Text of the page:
Shadows over Lovecraft: Reactionary Fantasy and Immigrant Eugenics

  title={Shadows over Lovecraft: Reactionary Fantasy and Immigrant Eugenics},
  author={Bennett Lovett-Graff},
Character and Perspective in Cosmic Horror: Lovecraft and Kiernan
Abstract Despite their overt focus on inexplicable alien forces, cosmic horror stories are also determined by their human cast. Far from being merely fodder for horror, the characters significantly
23 Count Vlad von Carstein and his wife Isabella have ruled the province of Sylvania for as long as anyone can remember – peasants whisper of some dark secret, Witch Hunters revile them, and the
“Indifference Would Be Such a Relief”: Race and Weird Geography in Victor LaValle and Matt Ruff’s Dialogues with H. P. Lovecraft
  • J. Kneale
  • Art
    Spaces and Fictions of the Weird and the Fantastic
  • 2019
James Kneale examines a subject that has become increasingly central to critical work on the weird: H. P. Lovecraft’s explicit racism. In recent years a number of Lovecraftian stories have entered
Physiology Is Destiny: The Fate of Eugenic Utopia in the Fiction of H. P. Lovecraft and Olaf Stapledon
abstract:Lovecraft and Stapledon imagined alien societies as utopias whose order and destiny derive from their citizens’ eugenically altered physiologies. Stapledon’s focus on eugenics as a means for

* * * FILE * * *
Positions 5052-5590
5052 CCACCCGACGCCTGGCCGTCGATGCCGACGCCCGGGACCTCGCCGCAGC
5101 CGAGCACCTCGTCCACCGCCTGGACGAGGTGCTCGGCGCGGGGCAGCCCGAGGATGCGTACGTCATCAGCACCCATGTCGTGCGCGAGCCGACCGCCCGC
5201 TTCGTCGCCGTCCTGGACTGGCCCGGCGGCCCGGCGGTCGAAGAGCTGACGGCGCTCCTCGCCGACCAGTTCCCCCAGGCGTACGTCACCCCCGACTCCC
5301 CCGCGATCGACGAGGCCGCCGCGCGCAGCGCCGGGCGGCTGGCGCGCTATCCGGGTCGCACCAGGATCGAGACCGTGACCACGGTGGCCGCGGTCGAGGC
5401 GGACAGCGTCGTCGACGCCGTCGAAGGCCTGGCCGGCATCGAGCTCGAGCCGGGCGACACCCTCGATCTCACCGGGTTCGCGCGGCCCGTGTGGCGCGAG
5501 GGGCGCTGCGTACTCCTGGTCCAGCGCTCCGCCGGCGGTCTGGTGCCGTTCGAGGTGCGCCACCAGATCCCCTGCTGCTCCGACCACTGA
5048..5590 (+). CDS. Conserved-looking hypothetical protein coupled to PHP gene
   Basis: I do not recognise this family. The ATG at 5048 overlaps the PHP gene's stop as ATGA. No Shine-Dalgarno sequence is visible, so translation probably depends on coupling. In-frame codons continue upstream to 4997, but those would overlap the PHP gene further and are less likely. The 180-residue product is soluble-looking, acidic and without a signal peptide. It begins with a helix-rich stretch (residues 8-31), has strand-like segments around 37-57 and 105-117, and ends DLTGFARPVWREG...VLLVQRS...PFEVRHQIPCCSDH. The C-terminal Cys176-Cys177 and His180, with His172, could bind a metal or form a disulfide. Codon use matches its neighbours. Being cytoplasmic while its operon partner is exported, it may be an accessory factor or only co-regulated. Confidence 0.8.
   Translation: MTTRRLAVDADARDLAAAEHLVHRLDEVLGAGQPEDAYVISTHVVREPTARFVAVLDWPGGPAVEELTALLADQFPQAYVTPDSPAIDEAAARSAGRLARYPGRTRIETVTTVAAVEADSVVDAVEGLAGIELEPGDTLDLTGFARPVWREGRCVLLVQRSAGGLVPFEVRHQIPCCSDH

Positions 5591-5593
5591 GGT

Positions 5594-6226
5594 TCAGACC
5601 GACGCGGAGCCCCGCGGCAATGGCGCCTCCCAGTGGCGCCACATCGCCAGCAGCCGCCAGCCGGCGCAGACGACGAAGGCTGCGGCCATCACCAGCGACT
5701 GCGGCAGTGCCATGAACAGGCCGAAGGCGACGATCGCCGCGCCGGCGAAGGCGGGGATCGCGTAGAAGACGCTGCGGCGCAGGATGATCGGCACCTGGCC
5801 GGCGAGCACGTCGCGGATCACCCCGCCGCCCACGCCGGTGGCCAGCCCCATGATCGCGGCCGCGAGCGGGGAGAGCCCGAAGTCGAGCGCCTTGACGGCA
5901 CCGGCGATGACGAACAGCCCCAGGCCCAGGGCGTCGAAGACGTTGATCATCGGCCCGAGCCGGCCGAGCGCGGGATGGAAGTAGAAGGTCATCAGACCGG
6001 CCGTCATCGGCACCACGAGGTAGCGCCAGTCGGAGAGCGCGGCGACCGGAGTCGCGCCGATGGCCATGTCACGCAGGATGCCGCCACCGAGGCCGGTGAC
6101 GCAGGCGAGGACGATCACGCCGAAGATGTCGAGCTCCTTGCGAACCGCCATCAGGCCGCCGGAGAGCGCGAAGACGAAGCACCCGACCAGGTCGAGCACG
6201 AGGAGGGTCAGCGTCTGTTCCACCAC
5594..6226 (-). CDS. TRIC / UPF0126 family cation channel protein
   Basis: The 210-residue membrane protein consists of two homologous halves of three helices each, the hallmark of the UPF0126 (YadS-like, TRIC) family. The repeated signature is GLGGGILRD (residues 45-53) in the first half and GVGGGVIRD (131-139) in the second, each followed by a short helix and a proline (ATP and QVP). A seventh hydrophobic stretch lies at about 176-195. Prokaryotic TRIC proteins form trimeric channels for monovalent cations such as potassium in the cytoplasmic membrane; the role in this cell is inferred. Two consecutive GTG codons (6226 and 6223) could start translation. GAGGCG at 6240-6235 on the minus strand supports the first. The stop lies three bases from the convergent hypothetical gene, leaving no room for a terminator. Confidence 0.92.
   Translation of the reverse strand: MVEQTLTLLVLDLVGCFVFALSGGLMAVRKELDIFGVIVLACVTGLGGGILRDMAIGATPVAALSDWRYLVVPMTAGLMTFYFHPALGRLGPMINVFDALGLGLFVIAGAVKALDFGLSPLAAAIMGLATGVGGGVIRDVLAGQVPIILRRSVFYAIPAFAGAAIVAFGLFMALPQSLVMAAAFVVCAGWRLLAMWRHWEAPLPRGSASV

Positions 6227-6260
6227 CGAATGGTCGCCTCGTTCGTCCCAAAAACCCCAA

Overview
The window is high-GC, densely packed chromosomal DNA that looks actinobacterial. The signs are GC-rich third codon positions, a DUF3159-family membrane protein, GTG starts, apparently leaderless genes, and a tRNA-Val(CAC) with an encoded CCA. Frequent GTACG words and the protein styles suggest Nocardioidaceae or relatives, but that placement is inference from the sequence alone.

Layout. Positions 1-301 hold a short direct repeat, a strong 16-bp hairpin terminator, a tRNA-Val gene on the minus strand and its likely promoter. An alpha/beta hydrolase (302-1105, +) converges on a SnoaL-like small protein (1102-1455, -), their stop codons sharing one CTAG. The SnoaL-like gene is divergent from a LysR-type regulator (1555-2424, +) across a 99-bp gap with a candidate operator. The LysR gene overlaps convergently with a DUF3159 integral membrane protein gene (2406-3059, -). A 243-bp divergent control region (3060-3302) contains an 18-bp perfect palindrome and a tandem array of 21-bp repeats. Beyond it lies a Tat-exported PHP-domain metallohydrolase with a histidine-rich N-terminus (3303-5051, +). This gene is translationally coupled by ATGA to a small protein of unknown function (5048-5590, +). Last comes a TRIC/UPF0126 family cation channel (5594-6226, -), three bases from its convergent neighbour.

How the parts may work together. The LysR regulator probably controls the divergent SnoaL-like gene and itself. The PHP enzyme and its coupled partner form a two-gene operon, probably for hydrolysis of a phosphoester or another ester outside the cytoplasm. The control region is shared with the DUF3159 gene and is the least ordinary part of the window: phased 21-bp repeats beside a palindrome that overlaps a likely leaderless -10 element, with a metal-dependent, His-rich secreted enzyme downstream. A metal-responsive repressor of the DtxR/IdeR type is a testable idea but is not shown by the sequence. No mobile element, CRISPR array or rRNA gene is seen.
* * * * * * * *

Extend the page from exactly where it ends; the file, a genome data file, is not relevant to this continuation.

The shadow over Galicia: H.P. Lovecraft’s obsessions resurface in the film adaptation of Dagon (2001).
With the cinematic adaptation of H.P. Lovecraft's tale The Shadow Over Innsmouth (1931) under the title of Dagon (Stuart Gordon, 2001), many ideological issues which have haunted scholarly
How to Hack Lovecraft, Make Friends with His Monsters, and Hijack His Mythos: Reading Biology and Racism in Elizabeth Bear’s “Shoggoths in Bloom”
Abstract:This essay investigates Elizabeth Bear’s use of H. P. Lovecraft’s mythos in her Hugo award-winning 2008 novella, “Shoggoths in Bloom.” This article shows that Bear’s tale, far from being a
Myth and monstrosity:the dark realms of H. P. Lovecraft and Guillermo del Toro
This chapter explores the connections between the works of two significant and charismatic figures in the field of horror. The first is New England native H. P. Lovecraft (1890–1937), renowned for a
Neocosmicism: God and the Void
Through the use of selected works by Philip K. Dick, Robert Heinlein, Frank Herbert and H.P. Lovecraft, this thesis explores the question of what it means to be human in the universe when occidental